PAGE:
June 2, 2017

The digitization of healthcare has transformed the cyber-threat landscape. As demand for data sharing between healthcare organizations increases, so does the risk of non-compliance with regulations designed to protect patient records.

The consequences for non-compliance can be financially crippling with each regulatory violation costing the provider up to $1.5 million per year. In addition to the non-compliance fines, it’s estimated that a single data breach can cost providers $4 million.

HIPAA and HITECH regulations are designed to protect sensitive health information from being improperly exposed or accessed. However, simply adhering to government requirements may not be enough to stem the tide of unwanted intrusions as evidenced in recent waves of health data breaches. Thus, the implementation of tools and systems – while they may verify compliance on an audit – do not put in place the policies and procedures to address the, often, more potentially-disastrous risks to the provider organization.

Going Beyond Compliance to Fill the Security Gap

Proving compliance with regulations is, of course, a very important goal. Still, even if the audit passes, the organization could be at risk if it does not address the larger security concern of employees’ access to its data and applications. Taking a governance-based approach to security – where the tools used to meet compliance can see into every part of the organization – helps to ensure decisions about users’ entitlements are based on all the relevant information. Connecting all the applications and systems a provider may utilize – and supporting applications like SSO with governance policies – is of paramount importance.

The question has become not if a healthcare provider will be attacked, but when.

Often, providers have unique combinations of commonplace (such as Azure AD), proprietary (such as Epic) or other systems that are usually disconnected from each other all while holding important pieces of information – and not just about clients and patients. While a compliance tool may secure access to each of those systems independently, holistically knowing who has access to what, where that access overlaps and if it’s a violation of security policies is instrumental in reducing the risk of breaches, theft and fraud as a healthcare organization.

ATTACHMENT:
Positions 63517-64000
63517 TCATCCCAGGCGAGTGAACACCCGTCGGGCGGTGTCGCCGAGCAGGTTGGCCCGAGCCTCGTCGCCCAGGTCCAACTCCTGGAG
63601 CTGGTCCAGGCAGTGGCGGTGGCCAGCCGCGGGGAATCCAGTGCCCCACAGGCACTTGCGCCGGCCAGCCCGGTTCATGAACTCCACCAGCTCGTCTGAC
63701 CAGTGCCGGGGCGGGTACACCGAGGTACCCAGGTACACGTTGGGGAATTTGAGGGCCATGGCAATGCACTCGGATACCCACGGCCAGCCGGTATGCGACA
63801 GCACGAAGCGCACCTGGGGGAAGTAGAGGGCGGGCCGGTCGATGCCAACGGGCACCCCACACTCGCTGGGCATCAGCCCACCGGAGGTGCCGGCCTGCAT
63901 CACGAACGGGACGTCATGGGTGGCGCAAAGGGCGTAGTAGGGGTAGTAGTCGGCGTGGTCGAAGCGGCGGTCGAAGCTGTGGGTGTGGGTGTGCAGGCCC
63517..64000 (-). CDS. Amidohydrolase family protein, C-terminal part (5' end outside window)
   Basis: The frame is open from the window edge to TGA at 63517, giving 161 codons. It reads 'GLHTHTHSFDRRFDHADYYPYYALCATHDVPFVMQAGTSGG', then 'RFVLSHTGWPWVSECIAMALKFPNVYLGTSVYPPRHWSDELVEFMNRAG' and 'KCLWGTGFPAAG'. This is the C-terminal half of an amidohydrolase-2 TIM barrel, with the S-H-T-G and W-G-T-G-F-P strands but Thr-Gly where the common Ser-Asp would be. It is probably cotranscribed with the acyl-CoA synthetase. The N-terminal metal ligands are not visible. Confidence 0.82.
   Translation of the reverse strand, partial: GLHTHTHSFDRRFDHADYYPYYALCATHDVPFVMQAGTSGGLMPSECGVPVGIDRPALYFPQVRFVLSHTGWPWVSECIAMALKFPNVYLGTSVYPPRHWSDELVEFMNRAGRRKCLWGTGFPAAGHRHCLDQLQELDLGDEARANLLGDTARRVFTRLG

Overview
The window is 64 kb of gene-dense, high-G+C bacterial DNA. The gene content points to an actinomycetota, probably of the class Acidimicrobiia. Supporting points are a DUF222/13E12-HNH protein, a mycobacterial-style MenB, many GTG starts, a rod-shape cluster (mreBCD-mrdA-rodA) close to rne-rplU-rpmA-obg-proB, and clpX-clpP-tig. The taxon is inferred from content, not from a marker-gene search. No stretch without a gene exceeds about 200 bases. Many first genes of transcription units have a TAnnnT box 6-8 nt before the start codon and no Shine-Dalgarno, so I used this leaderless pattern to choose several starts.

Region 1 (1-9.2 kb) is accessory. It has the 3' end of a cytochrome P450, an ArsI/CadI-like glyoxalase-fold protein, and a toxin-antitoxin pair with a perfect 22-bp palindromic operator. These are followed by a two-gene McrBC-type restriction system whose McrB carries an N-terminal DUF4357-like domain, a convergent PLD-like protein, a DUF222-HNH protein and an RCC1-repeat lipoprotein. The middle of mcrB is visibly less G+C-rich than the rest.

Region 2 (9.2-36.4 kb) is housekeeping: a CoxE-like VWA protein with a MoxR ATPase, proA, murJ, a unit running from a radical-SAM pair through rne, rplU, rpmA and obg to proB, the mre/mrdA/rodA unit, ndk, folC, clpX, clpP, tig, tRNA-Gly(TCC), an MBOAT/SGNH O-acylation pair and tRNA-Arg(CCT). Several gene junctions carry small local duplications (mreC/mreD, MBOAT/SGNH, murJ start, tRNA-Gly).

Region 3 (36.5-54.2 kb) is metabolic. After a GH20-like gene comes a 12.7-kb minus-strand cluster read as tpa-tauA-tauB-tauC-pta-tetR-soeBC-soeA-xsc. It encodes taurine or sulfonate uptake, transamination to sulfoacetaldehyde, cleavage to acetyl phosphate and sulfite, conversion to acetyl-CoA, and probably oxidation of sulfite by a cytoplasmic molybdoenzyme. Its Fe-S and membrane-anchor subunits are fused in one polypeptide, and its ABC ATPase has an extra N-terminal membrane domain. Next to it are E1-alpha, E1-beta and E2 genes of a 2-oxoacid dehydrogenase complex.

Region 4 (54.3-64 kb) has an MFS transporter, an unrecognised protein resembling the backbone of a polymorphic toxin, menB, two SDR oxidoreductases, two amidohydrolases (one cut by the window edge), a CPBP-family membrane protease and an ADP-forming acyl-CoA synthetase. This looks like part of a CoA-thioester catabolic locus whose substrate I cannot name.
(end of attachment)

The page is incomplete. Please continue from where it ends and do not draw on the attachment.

Marrying the IT solution to good business policies and procedures ensures that both compliance and the security of your systems are addressed.

Implementing an identity management system to meet compliance with the applicable laws is the first step to securing an organization. But in order for providers to truly mitigate their risk, they must know who has access to what data and applications. Clinical and operational staff, contractors, partners, etc., may all have access to different sets of data. In order to safeguard and manage access to sensitive data, providers need consistent and unified policies and procedures that complement their compliance systems.

This partnership between compliance-driven tools and business processes certifies that employees have the right access to the right applications and data at the right time. Alignment between compliance driven tools and business processes ensures compliance to applicable regulations, while also mitigating the risk that inherently comes with users having access to and handling sensitive data.

Simply being compliant with regulations doesn’t cover every piece of what a healthcare provider needs to be secure, but it is a perfect place to start the conversation – and project – concerning your organization’s security and risk.

Find out how SailPoint can help your organization.

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